Passing off wrong numbers concerning public health

I first saw the news story this morning in the Times of India mentioning that “postmenopausal women are prone to fractures.” The story highlighted research presented at the European Congress on Osteoporosis & Osteoarthritis. Curiously, the research was also mentioned in a press release by the International Osteoporosis Foundation comparing the prevalence of bone fractures in obese and non-obese women. But this piece is not about the Times of India copying a press release news release nearly word for word: I leave it to you to chew on that revelation. What concerns me is that wrong information is being conveyed to the public.

Osteoporosis is a serious health concern among postmenopausal women, a major segment of the population. So naturally the story interested me. What shocked me was that because of poor math, wrong numbers are being floated to demonstrate the “a high prevalence of obesity in postmenopausal women”.

Consider for a moment the following passage found in both the Times of India story and the original press release from the International Osteoporosis Foundation from which it was copied verbatim:

“A history of fracture after age 45 years was observed in 23 percent of obese and 24 percent of non-obese women. Nearly one in four postmenopausal women with fractures is obese.”

The statement which is being floated is that one out of four (or 25%) postmenopausal women with fractures is obese. That would be abnormally high and a cause for concern. However, you don’t need to know anything about medicine to know the preceding statement that roughly 25% of obese postmenopausal women have absolutely rubbishes it.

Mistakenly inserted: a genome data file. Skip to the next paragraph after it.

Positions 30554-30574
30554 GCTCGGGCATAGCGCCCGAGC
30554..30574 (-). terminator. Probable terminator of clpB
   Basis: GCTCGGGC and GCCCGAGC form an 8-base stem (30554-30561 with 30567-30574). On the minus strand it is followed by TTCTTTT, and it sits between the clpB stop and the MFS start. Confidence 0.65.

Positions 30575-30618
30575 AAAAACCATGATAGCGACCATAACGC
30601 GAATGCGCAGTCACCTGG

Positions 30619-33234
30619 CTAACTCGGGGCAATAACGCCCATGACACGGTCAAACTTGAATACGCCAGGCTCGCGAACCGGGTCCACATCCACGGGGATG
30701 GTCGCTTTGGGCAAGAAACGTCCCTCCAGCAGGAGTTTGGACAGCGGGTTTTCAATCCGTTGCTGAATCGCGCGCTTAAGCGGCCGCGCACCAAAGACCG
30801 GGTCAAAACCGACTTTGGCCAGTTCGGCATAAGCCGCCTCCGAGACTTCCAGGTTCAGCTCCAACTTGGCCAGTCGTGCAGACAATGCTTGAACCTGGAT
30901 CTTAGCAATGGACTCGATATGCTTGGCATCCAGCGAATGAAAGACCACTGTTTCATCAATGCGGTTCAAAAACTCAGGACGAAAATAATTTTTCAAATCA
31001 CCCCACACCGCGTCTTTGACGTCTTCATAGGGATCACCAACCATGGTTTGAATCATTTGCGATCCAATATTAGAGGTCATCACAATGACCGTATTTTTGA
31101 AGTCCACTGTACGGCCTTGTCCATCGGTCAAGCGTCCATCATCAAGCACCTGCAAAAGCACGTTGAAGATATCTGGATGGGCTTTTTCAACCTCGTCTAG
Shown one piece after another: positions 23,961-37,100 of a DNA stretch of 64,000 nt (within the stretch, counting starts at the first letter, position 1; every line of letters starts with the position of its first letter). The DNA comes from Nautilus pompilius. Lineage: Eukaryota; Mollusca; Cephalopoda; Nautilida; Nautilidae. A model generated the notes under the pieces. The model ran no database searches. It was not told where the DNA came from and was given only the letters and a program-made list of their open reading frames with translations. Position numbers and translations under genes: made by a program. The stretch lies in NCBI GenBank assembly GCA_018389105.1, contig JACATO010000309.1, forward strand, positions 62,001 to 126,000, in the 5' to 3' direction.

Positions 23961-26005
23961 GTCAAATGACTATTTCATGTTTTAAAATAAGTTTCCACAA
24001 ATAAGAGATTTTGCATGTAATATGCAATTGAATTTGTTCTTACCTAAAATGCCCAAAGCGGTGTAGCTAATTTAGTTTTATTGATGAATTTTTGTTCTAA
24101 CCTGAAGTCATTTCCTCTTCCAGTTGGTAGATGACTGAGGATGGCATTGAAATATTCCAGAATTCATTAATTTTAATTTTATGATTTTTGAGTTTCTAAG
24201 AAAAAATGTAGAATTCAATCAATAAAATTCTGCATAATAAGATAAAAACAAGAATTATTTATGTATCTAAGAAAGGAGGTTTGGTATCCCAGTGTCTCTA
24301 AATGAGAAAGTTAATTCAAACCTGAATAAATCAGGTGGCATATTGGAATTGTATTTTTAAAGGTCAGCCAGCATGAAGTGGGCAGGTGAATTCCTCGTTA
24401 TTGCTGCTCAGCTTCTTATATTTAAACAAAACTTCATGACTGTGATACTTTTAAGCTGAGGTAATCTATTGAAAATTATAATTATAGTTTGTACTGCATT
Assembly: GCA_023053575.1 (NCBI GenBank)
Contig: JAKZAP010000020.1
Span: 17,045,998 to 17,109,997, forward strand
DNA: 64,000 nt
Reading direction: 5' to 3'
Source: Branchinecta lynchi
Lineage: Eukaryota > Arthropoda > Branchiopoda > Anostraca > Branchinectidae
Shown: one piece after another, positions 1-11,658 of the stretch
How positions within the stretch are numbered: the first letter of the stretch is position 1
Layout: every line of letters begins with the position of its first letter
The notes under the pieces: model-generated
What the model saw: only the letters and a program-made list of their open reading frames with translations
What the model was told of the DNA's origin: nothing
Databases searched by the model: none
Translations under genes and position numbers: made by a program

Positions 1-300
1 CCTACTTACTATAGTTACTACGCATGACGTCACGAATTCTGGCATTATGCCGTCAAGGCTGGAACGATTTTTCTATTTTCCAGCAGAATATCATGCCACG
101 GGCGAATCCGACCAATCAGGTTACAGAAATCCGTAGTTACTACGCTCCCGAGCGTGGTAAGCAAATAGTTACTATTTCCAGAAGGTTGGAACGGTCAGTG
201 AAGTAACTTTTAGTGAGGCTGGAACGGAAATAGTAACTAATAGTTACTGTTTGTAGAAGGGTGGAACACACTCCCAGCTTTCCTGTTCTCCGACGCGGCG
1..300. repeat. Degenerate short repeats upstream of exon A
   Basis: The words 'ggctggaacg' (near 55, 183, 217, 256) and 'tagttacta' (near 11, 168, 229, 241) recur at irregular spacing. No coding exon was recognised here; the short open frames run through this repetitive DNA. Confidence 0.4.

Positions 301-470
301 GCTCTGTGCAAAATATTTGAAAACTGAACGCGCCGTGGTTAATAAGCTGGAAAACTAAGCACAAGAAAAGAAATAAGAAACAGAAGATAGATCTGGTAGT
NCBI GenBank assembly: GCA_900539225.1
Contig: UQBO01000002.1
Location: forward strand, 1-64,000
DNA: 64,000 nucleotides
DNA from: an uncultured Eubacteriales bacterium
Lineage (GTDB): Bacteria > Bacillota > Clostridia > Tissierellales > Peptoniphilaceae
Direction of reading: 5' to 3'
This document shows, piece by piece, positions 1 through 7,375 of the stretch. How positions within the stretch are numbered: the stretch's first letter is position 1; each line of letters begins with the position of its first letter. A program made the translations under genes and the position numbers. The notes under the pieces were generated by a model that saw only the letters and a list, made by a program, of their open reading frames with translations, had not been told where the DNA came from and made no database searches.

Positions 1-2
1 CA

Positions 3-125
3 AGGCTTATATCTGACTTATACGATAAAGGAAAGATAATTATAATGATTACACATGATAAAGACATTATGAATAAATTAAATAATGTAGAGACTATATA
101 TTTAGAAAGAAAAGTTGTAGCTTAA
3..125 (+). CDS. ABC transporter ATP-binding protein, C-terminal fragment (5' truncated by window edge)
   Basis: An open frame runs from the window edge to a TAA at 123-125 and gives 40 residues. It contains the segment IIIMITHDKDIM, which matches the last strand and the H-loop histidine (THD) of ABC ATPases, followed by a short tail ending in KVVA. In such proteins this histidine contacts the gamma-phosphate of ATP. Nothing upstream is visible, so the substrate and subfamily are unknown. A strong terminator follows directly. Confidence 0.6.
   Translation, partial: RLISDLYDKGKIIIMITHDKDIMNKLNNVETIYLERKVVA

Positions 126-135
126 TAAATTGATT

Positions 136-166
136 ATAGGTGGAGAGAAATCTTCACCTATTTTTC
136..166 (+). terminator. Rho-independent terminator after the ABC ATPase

Among postmenopausal women, there is only one logical condition which permits the statements that 1) roughly 25% of the obese have fractures and 2) roughly 25% of fractures are in the obese. And that is the number of obese and non-obese people in a population is equal.

Consider what happens if this condition is not met. If there are far fewer obese people in a population, when 25% of those with fractures are obese it means that fractures are much more prevalent in the obese. Really elementary math.

I investigated to see if this was indeed the case. Were there really the same number of obese and non-obese people in Europe? First I found that the definition of obese used by International Osteoporosis Foundation and the World Health Organization were the same (a basal metabolic index of greater than or equal to 30 kg/m2). Next, I looked at a report by the World Health Organization on the percentage of obese women in Europe. Depending on the country in Europe, anywhere from 5% to 20% of women are obese. The number of postmenopausal women in each country varies, but in no European country could the number of obese women approach anywhere near 50% of all those who are postmenopausal.

In fact, if 23% of obese and 24% of non-obese postmenopausal women are afflicted by osteoporosis, the data presented in the study shows that the prevalence is pretty much equal in both groups.

There are many reasons to avoid being obese. Based on the results presented here, however, osteoporosis is NOT one of them.

Of course the wrong headline makes for a better one. Screw the uninformed public.

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2 thoughts on “Passing off wrong numbers concerning public health

  1. Its the Times of India. Popularly called TOI-let paper. Of course their data has always been BS. Only now the stench spreads….fortunately.

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